Update on Traffic
Traffic volumes remain high on West Marginal and Highland Park Way, and are trending above the pre-COVID baseline on the South Park Bridge, Roxbury, and Michigan Street in Georgetown. The 1st Avenue South Bridge is also 7% above the pre-COVID baseline.
Below are the most recent travel time estimates:
Budget Committee Update
The Council's Budget Committee met on July 8 to consider revisions to the 2020 budget to address the more than $300 million revenue shortfall because of COVID19 and its impact on our economy.
The Budget Committee began with a panel presentation from Decriminalize Seattle,King County Equity Now, and the Participatory Budget Project. It's important that we listen to community voices moving forward in reimagining what policing and public safety look like. The panel proposes that the City Council cut 50% from the SPD budget and earmark those funds for reinvestment in community-led health and safety initiatives. They suggest cuts might come from:
One of the presentations was a Seattle Police Department 9-1-1 Call Analysis from SPD. I requested this presentation to examine the categories of work involved in SPD response, to begin the process of identifying what work currently done by police officers might best be done by other types of professionals. The idea was proposed by Decriminalize Seattle in the Budget Committee meeting on June 17 that 911 calls should be referred, where appropriate, to non-police responders including community-based workers who can provide mental health support, family and community mediation, drug-user health, and many other crisis services. Their presentation highlighted emergency response systems that were not dispatched by police departments like: the Mobile Crisis Outreach Teams in Salt Lake City and the M.H. First team in Sacramento.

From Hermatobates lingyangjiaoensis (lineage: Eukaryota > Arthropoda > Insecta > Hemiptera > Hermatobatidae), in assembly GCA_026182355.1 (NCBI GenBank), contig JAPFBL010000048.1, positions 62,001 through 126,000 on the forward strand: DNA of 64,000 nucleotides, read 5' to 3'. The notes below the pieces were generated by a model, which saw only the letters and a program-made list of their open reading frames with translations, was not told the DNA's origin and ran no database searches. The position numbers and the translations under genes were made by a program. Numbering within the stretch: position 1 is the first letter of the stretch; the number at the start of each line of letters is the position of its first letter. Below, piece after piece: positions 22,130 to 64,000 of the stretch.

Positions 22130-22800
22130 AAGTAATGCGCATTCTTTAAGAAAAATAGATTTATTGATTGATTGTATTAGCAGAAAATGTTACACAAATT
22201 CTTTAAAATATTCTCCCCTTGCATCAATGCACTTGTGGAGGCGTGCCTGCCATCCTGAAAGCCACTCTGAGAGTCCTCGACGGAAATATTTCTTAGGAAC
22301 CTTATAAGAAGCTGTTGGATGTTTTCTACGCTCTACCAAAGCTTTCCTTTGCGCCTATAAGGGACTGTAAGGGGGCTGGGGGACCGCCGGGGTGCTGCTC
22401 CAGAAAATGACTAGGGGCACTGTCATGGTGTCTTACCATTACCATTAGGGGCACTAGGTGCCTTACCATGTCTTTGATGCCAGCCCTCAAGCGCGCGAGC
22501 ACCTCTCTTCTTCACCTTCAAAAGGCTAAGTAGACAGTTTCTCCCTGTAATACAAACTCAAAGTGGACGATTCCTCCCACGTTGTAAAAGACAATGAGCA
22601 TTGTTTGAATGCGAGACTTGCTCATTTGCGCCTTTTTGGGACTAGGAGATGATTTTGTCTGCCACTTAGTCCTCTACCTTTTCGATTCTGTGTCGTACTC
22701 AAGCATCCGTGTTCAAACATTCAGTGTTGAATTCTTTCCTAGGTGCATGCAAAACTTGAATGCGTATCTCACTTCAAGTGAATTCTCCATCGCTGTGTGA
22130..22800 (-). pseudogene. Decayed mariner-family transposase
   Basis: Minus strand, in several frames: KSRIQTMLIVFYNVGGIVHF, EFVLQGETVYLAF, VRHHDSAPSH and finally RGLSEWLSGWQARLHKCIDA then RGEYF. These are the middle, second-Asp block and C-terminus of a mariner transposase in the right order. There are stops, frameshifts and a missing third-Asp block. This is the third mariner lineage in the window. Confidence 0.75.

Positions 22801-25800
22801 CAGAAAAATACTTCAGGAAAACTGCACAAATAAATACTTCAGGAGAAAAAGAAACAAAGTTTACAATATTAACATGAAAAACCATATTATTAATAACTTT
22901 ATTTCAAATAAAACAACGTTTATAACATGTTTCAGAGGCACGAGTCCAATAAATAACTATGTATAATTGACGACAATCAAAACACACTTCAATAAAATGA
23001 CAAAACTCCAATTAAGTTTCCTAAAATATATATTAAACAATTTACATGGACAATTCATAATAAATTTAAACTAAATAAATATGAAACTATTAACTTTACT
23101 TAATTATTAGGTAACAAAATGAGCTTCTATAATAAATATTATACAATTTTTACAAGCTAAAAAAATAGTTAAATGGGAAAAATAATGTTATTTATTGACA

Three weeks ago, after learning about this model from Decriminalize Seattle, I requested this presentation on 911 call analysis. Soon after, the Chief announced support to 'Assess non-criminal 911 calls, current outcomes, and alternate responses' and my colleague, Councilmember Andrew Lewis last week announced a proposal to 'create and fully fund a new mental health and substance addiction first-responder program, based on a Eugene, Oregon program called Crisis Assistance Helping Out On the Streets, or CAHOOTS.'
The Budget Committee will meet again next Wednesday to hear Central Staff issue identification memos, including issued identified by Councilmember for potential cuts and additions to the 2020 rebalancing budget package.
Mi'Chance Dunlap-Gittens Youth Rights Ordinance
Children often can't exercise their constitutional rights when in contact with the police. Studies have found that children's immature brain development results in not understanding their Miranda rights and difficulty asserting their constitutional right to silence. Black children, with experiences and knowledge of the experiences of their community, have fear and distrust of police that elevate the barriers to asserting their rights.